In addition, all registered CPOs and CTAs, including the registered CPOs and CTAs of a REIT, also are required to file the CFTC’s new systemic risk reporting forms, Form CPO-PQR and CTA-PR, respectively. Form CPO-PQR is a comprehensive report of information about the CPO and the pools operated by the CPO. The frequency with which a CPO must file a Form CPO-PQR and which schedules of Form CPO-PQR must be completed are determined by the CPO’s pool assets under management. “Large CPOs,” which are defined as CPOs that had at least $1.5 billion in aggregated pool assets under management as of the close of business on any day during their reporting period (which is a calendar quarter), must file on a quarterly basis all schedules of Form CPO-PQR. All other CPOs must annually file certain of the schedules. All registered CTAs will be required to file Form CTA-PR annually.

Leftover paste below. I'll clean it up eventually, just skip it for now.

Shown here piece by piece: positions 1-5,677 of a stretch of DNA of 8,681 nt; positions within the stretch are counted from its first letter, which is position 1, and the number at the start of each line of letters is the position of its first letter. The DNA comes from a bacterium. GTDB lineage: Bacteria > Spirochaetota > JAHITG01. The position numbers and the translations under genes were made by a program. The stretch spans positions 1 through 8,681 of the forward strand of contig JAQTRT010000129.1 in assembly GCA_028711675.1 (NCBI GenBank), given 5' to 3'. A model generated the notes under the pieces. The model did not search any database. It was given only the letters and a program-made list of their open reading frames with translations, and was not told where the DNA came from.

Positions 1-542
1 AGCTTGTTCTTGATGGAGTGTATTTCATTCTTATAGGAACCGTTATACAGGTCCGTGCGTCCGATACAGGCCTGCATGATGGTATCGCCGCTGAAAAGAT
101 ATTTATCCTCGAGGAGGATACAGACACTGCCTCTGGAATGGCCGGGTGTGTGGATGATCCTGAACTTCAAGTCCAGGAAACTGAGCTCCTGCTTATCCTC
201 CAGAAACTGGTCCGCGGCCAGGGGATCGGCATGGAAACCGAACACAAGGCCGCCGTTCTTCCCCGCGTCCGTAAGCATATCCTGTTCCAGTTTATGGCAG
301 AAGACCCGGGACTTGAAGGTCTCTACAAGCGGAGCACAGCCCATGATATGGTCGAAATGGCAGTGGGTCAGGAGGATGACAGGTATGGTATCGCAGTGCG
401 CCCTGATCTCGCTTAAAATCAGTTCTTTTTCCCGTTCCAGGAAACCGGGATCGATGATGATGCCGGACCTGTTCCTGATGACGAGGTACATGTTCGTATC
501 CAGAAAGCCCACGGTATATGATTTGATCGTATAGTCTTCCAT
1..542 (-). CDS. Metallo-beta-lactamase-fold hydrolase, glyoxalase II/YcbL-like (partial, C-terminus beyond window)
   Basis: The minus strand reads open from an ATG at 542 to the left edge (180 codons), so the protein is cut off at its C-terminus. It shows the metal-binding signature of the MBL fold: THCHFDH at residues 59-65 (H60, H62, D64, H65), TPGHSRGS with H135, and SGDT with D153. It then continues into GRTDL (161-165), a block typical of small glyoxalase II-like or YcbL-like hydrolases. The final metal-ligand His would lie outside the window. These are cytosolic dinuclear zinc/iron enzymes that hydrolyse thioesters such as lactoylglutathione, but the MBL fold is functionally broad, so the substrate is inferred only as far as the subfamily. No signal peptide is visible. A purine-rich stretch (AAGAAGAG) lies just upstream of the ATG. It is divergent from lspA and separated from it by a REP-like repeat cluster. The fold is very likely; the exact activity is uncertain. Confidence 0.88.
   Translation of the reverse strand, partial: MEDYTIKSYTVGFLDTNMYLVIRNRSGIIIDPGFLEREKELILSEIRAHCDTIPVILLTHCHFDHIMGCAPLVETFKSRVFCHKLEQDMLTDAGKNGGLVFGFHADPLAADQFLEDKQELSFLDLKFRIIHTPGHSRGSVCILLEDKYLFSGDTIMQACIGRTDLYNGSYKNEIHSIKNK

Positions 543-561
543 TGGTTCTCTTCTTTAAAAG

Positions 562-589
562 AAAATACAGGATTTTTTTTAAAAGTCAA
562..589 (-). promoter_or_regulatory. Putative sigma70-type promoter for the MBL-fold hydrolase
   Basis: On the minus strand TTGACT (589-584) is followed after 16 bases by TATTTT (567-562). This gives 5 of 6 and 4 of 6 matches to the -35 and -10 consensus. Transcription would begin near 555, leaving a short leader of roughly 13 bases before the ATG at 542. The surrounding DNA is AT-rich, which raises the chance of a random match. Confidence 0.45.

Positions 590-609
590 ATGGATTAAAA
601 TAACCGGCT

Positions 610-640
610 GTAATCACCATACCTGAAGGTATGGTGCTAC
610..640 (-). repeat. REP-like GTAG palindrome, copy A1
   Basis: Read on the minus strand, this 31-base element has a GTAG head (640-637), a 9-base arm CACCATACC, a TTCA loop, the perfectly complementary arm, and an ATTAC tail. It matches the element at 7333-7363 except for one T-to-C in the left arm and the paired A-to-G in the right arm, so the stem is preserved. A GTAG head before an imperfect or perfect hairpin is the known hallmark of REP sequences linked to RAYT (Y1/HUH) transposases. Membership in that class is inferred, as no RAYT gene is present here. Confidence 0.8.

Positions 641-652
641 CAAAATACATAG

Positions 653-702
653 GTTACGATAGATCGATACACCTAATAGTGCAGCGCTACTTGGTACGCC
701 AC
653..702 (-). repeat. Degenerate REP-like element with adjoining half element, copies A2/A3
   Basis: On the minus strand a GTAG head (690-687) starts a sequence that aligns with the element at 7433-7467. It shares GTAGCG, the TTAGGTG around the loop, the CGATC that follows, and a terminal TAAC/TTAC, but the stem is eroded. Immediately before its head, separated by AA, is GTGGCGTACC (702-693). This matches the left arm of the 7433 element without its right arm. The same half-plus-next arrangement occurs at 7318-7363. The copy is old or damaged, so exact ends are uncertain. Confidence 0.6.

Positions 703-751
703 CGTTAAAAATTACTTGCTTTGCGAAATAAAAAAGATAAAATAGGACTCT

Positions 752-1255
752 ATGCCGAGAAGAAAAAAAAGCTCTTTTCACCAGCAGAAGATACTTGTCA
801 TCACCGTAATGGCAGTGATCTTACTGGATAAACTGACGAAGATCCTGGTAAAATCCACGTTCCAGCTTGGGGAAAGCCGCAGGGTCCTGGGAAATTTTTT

All registered CPOs and CTAs also must become members of the NFA. As NFA members, CPOs and CTAs must comply with the NFA rules and bylaws, which prescribe compliance requirements (such as employee supervision and business continuity planning) and create potential liability through rules that require members to “observe high standards of commercial honor and just and equitable principles of trade.” In addition, all registered CPOs and CTAs are required to complete an annual CFTC/NFA registration update and an annual NFA questionnaire. Members of the NFA also are subject to periodic examinations and audits.
Is Relief Available to CPOs of Publicly Traded REITs?